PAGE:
There is another difficulty in our present system which demands attention. It has arisen naturally through the progress of education. As education has advanced there has been a much more general resort to higher institutions. These necessarily are fewer in number than the primary schools. To attend them, therefore, means to many pupils or students that they have to leave their homes. If the system is not to be most dangerous to the moral life of these young people, it is clear that efficient arrangements must be made for the maintenance, as far as possible, of a sound and healthy home life for them. The need for this has attracted the attention of Government for a long time; and efforts have been made to provide hostels in connection with central institutions. These institutions have become to that extent residential. An efficient system of residential colleges is undoubtedly required, and ought to be provided by the united efforts of Government and of beneficent and wealthy individuals throughout the country. In these hostels, if they are private institutions, even though in connexion with Government colleges, arrangements can well be made for religious instruction; and then we should have students coming, in their hostel, under the religious influences of a good home, while in their secular work they found themselves side by side with young men of all religions, just as they will when they enter the world.
The great objection now taken in India to the Government system, as at present administered, is that it neglects this great subject of religion, but this is the opposite of the intention of the orders of 1854. There it is distinctly provided that religious instruction must be encouraged, though Government, being neutral, will not give any financial aid in respect of it; and the system devised for encouraging and maintaining the possibility of religious instruction, under a neutral Government, was the system of grants-in-aid for secular education. This has rendered possible the existence of a great number of religious institutions-Christian, Hindu and Muhammadan, existing alongside of the secular schools of the Government. The people are demanding more religious instruction in accordance with this policy; and it is deplorable to think that the answer which the Government seems
inclined to give is to go back on the old policy and to press Government institutions even where there is no evidence of failure on the part of existing private institutions. This policy has been strongly resisted by men of influence in Madras; and it is to be hoped that no change of principle will be allowed in this respect.
Another great complaint against our system of education by many thoughtful Indians is this, that it has tended to denationalise the peoples of India. No one who knows the subject can fail to recognise that there is a great deal of truth in this complaint. It has become far too general to impart education almost exclusively through the English language and to neglect the vernacular. This is entirely opposed to the system prescribed in the Dispatch of 1854. The framers of that Dispatch knew how unjust it is to the great masses of the peoples of India that their officers should not know their vernaculars. They also recognised how impossible it is to disseminate knowledge throughout the masses of the people by any other channel than through the vernacular. They therefore maintained the necessity for the study of the Indian classical languages and for the improvement of the vernaculars. They insisted that the medium by which knowledge, even of western civilisation, was to be communicated to the people of India generally, was the vernacular; and they deplored a tendency, even then existing, unduly to neglect the study of the vernacular languages. They also directed the training of schoolmasters in the vernacular, and the provision of vernacular schoolbooks to provide European information for the lower classes of schools.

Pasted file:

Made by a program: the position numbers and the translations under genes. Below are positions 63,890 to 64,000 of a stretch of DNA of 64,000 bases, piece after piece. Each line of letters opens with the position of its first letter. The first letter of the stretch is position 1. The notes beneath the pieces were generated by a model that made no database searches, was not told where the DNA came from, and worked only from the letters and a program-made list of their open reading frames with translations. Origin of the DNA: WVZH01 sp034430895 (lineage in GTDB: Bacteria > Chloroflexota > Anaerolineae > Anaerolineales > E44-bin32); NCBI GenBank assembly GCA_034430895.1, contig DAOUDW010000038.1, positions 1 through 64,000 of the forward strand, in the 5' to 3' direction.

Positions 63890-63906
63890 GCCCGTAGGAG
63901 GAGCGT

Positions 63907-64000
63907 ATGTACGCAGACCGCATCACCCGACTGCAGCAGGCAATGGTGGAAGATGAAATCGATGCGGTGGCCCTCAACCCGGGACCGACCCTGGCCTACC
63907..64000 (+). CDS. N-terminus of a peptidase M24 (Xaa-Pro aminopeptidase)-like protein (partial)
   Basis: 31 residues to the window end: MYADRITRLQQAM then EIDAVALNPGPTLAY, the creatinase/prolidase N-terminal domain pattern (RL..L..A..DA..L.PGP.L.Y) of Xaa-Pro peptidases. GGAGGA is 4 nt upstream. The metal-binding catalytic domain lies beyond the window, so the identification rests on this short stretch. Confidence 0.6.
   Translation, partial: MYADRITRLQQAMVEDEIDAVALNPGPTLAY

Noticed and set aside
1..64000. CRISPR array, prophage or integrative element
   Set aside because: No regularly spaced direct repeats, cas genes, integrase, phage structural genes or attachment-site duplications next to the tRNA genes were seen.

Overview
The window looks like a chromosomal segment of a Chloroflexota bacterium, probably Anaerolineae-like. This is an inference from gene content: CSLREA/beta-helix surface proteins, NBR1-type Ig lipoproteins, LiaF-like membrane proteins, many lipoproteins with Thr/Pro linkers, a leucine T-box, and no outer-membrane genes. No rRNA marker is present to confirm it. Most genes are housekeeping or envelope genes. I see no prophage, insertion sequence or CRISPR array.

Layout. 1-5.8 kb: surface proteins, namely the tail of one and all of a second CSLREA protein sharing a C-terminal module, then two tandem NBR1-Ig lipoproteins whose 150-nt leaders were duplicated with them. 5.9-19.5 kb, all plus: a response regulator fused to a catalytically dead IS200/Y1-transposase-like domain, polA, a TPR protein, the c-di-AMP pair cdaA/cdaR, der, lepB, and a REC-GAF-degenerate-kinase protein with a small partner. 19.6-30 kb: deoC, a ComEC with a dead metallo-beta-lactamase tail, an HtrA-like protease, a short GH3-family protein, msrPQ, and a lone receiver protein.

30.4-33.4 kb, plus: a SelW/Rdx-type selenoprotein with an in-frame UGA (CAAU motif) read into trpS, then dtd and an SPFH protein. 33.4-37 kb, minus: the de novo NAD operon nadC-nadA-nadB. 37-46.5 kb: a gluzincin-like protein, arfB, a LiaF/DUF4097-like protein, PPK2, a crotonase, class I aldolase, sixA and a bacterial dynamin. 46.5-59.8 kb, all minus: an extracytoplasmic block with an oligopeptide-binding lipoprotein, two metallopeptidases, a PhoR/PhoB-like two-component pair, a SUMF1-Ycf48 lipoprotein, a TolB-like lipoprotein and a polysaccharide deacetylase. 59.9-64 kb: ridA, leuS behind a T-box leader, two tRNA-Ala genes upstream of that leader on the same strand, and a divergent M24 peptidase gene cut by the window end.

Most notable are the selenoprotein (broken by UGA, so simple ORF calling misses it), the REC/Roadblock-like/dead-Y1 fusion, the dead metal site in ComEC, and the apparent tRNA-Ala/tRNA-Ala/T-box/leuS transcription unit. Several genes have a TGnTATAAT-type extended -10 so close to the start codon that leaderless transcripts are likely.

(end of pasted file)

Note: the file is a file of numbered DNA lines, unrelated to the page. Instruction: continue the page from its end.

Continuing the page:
The Maharajah of Bikaner also mentioned as a point in favour of the Hindu and Muhammadan universities that much good can be done by diverting the charities and activities of the two communities towards the promotion of education by creating institutions which will appeal to them in a special degree.' Here he touches another defect in the application of the Government system. The Dispatch of 1854 directed the encouragement of private beneficence, and relied for the success of the Government system on the well-known liberality of Hindus and Muhammadans towards education; but unfortunately the narrow spirit of departmentalism has, to a very large extent, tended to choke off this important means of advancing education. It is necessary that the Government and its officers should let the people understand that they greatly value and honour beneficence in regard to education. Many Indians desire to receive guidance in the practice of that liberality which is characteristic of them; and such guidance ought not to be denied.
I am strongly of opinion that the sentiments which have led to the movement for the Hindu and Muhammadan universities in India are sentiments which are worthy of all honour. But I
do not believe that these universities will be of advantage to the cause of education, concord and progress in India. It appears probable now that these schemes may be carried through; for funds are being freely supplied. I earnestly hope, however, that the institutions will really be nothing more than colleges with the power of giving certain special degrees, and will not involve any revolution in the system of education in India. At the same time I earnestly hope that the system as prescribed will be enforced by the Government of India, and that deviation from it by departmental officers, contrary to the spirit and ideas of the peoples of India, will not be tolerated. The demand for religious education, and the protest against denationalisation by education, are too strong and too widespread to be ignored by a Government that desires to retain its place in the affection and loyalty of the peoples of India. I believe that, if we had Government giving itself, in accordance with the principles which have been formally accepted and consistently maintained, to assisting the people in obtaining good residential colleges, where religious and moral education would be effective, we should not hear of movements to establish sectarian universities. But these principles must be rigorously enforced, against departmental indifference or opposition, in accordance with the best Indian sentiment.
A. H. L. FRASER.